490   Q 168 Back

491   Q 116 and Q 118 Back

492   Ev 147 and Q 172; Vol 2 Back

493   Q 172 Back

494   Q 291 Back

495   Vol 2, Ev 257 Back

496   Vol 2, Ev 257 Back

497   HC Deb, 24 Jan 2006, col 1307 Back

498   Q 292 Back

499   DWP, A new deal for welfare: Empowering people to work, Cm 6730, January 2006, p 75 Back

500   Vol 2, Ev 41 Back

501   DWP, A new deal for welfare: Empowering people to work, January 2006, Cm 6730, p 48 Back

502   For example, Vol 3, Ev 252 Back

503   Ev 145; Vol 2 Back

504   Ev 218; Vol 3 Back

505   Work and Pensions Committee, Second Report of Session 2005-06, The Efficiency Savings Programme in Jobcentre Plus, HC 834-I, para 156 Back

506   HC Deb, 3 March 2006, col 1034W Back

507   Q 275 Back

508   Work and Pensions Committee, Third Report of Session 2003-04, DWP's Management of Information Projects: Making IT Deliver for DWP Customers, HC 311 Back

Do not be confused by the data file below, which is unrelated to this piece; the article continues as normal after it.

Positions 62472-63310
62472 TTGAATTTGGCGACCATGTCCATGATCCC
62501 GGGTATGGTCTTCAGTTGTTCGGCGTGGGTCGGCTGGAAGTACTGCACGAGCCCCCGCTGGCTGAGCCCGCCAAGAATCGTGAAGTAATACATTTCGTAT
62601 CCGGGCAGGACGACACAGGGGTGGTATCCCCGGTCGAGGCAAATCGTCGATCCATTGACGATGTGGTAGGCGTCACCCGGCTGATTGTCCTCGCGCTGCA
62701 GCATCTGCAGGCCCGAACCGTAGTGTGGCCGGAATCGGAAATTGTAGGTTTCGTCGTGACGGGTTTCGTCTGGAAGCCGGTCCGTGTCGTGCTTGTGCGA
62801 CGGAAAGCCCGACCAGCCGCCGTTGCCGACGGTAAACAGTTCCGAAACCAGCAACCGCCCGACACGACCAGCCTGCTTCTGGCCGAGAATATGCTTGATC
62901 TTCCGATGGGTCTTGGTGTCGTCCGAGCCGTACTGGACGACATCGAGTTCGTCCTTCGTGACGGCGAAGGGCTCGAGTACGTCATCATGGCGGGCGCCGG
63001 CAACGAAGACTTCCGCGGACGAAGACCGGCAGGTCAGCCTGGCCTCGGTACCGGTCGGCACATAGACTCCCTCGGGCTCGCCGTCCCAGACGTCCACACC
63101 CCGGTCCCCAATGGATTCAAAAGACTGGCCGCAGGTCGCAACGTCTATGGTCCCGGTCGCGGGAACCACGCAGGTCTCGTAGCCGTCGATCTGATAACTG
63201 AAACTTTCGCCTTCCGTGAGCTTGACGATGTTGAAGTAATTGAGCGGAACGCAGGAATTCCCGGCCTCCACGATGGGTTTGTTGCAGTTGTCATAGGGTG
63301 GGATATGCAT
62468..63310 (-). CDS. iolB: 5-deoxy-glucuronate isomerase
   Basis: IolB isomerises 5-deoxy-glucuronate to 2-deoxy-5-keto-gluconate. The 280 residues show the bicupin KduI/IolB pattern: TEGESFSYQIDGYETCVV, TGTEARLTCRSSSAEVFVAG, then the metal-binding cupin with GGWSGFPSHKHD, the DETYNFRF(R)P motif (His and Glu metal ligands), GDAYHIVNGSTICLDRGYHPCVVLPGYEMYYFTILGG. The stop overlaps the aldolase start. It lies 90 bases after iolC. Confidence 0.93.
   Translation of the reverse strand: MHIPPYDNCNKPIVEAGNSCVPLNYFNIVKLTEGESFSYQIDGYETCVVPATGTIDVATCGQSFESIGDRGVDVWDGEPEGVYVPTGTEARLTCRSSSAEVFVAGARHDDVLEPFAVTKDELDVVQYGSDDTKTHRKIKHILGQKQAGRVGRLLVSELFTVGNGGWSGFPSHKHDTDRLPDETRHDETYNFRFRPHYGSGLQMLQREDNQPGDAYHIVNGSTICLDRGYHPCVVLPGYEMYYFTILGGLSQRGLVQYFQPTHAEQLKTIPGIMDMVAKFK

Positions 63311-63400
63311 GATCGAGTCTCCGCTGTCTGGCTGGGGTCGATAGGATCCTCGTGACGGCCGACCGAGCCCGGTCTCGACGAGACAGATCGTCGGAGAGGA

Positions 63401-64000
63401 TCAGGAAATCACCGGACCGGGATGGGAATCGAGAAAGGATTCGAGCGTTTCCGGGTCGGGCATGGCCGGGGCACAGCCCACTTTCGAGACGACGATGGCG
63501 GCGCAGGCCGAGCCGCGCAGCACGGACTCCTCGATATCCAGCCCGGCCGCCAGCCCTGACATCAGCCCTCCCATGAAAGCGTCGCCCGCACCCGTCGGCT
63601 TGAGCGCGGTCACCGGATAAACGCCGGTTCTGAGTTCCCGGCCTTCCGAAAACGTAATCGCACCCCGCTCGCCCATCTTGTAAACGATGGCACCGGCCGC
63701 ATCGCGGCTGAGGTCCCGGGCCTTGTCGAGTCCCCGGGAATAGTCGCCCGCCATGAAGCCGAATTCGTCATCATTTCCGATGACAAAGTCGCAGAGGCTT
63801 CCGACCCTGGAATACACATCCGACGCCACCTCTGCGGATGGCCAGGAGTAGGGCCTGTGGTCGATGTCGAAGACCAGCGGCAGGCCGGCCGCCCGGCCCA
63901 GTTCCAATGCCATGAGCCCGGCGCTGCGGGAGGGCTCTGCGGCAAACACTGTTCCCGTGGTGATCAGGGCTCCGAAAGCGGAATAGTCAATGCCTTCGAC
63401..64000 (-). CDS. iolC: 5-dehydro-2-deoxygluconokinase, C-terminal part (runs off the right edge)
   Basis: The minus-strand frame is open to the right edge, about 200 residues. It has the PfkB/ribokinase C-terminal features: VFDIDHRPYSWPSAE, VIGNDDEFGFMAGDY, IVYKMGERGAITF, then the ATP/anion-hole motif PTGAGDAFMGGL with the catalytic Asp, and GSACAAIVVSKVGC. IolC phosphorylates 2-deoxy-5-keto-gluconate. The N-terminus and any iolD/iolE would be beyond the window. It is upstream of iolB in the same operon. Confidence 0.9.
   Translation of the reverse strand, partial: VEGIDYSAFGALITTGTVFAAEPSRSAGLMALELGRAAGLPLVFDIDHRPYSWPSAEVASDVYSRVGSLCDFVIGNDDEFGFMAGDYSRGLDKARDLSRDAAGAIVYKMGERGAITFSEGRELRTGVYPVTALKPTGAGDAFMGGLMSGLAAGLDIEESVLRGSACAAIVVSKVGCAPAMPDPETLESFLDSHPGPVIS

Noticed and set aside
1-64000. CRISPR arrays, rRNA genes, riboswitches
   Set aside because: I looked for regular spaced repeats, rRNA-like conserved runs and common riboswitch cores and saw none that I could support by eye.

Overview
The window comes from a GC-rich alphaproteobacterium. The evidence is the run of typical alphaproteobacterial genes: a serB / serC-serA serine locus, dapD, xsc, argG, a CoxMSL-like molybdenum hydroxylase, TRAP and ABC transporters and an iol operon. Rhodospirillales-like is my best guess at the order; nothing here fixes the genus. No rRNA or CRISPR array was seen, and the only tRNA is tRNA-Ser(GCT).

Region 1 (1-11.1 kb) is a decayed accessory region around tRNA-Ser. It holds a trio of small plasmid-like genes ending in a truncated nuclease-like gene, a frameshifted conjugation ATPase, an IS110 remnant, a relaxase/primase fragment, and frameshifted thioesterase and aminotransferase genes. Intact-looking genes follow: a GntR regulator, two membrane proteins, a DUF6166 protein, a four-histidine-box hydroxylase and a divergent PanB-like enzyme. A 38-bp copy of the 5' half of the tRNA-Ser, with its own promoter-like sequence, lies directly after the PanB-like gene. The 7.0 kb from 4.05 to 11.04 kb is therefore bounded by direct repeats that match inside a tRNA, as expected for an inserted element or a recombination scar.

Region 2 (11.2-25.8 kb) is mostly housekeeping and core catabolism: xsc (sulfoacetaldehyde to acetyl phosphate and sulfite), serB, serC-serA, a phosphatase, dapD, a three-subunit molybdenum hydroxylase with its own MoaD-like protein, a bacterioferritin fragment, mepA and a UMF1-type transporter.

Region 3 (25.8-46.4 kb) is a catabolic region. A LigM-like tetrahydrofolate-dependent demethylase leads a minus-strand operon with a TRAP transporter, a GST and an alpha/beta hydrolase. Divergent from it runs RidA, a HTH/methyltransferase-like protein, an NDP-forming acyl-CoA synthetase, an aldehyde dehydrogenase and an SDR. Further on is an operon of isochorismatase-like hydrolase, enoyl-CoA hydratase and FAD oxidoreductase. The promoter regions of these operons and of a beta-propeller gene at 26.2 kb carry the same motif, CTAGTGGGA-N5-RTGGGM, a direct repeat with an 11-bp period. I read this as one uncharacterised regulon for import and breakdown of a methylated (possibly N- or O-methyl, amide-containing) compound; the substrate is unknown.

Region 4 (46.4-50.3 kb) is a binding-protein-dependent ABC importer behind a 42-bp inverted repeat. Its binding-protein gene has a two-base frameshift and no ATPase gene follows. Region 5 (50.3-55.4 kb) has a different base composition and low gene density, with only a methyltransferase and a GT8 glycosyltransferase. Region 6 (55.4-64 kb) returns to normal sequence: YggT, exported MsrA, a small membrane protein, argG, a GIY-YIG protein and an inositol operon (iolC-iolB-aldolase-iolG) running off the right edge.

509   Q 133 [Mr Bert Massie] and Vol 3, Ev 70 Back

510   Ev 89; Vol 3 Back

511   Ev 134; vol 2 Back

512   Ev 218; Vol 3 Back

513   Ev 219; Vol 3 Back

514   Work and Pensions Committee, Second Report of Session 2005-06, The Efficiency Savings Programme in Jobcentre Plus, HC 834-I, p 4 Back

515   Work and Pensions Committee, Second Report of Session 2005-06, The Efficiency Savings Programme in Jobcentre Plus, HC 834-I, para 6 Back

516   Q 325 Back